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By Tom Charity

John Wayne turned one hundred years old in May, an occasion Hollywood marked with several DVD releases. The Cannes Film Festival showcased a restored version of Hondo (1953) in 3-D. Newspapers and many bloggers dutifully doffed their hats. And Patrick Wayne bulldozed a gas station in Winterset, Iowa, to make way for the first dedicated John Wayne museum. According to a recent Harris poll, the Duke remains America’s third most popular movie star, no matter that he passed away in 1979. It’s been three decades since his last film, The Shootist (1976) yet he’s consistently ranked in the top ten since Harris started polling 13 years ago.

This love affair goes back a long ways. For 20 years, between 1945-1975, he only dropped out of the Motion Picture Almanac’s annual top ten box-office stars list twice; between 1950 and 1970, he was usually in the top three. For many Americans, we may surmise, John Wayne is the consummate movie star, the image they would choose to project for themselves: The American Ideal. And this was how he was seen everywhere. According to Garry Wills, when Soviet premier Nikita Khrushchev visited the US in 1959 at the height of the Cold War, he made two special requests. He wanted to visit Disneyland, and he wanted to meet John Wayne.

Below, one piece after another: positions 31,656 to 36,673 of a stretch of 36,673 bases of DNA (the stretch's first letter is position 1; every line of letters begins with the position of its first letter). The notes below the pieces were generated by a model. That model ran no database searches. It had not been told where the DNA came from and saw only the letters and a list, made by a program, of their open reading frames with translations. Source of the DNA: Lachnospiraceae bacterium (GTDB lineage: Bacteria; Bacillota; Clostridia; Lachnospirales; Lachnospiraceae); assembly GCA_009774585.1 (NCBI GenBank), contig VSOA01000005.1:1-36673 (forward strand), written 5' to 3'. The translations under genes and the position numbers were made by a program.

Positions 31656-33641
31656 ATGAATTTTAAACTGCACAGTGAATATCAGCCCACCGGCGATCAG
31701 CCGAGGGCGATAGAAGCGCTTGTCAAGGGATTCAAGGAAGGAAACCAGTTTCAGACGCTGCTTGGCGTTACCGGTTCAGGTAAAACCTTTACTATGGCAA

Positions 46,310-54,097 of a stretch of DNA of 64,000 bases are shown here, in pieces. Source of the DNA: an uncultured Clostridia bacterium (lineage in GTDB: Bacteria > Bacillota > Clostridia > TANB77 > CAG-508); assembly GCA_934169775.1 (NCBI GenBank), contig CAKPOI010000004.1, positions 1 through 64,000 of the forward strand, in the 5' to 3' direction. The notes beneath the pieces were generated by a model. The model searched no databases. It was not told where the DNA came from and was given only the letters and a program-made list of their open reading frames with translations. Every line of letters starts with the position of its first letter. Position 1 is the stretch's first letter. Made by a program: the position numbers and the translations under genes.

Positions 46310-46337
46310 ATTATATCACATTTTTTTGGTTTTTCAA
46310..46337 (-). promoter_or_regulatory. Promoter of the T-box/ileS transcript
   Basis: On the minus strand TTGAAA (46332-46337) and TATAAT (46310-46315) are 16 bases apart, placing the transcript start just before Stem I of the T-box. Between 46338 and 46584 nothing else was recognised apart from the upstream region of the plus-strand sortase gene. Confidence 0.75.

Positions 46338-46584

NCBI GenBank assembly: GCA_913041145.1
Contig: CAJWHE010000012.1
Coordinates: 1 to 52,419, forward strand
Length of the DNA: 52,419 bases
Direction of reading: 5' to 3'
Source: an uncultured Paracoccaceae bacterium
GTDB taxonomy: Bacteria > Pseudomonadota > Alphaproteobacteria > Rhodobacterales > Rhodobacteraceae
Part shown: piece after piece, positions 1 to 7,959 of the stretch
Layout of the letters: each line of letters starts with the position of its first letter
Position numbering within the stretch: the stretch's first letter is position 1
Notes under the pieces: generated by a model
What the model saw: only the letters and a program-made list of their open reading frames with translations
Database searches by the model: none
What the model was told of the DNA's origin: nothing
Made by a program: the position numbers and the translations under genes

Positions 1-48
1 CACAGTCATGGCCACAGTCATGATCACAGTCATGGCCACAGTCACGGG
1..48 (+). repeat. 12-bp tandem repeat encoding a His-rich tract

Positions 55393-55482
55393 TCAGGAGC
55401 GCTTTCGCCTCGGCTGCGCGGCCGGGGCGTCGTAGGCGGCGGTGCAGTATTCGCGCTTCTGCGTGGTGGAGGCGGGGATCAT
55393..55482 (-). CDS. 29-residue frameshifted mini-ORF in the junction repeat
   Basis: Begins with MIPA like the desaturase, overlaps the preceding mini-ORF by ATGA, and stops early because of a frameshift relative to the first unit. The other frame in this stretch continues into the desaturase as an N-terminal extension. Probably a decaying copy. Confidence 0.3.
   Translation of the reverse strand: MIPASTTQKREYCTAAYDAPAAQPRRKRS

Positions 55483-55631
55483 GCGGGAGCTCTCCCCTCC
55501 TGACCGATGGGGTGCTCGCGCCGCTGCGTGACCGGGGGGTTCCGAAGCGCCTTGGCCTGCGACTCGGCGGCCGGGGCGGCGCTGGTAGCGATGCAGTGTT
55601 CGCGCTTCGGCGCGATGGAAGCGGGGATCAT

He was tall (6’4”) and big (225 lbs), and it was obvious from the beginning he was leading man material. Again and again, you find yourself looking up at Wayne, whether it’s in that famous Dean Martin POV shot at the beginning of Rio Bravo (1959), or any number of Monument Valley vistas where Duke seems as imposingly permanent as the landscape. Dimitri Tiomkin said he loved writing scores for Wayne pictures, “His shoulders are so broad he can carry a massive score.” His first credit—and the film that literally made his name—was the starring role in Raoul Walsh’s The Big Trail, shot in 70mm “Grandeur,” in 1930. He went on to make more than 170 films as an actor—not even the Wayne estate is sure exactly how many—and he played the lead in over 140 of them. It seems unlikely that record will ever be bested.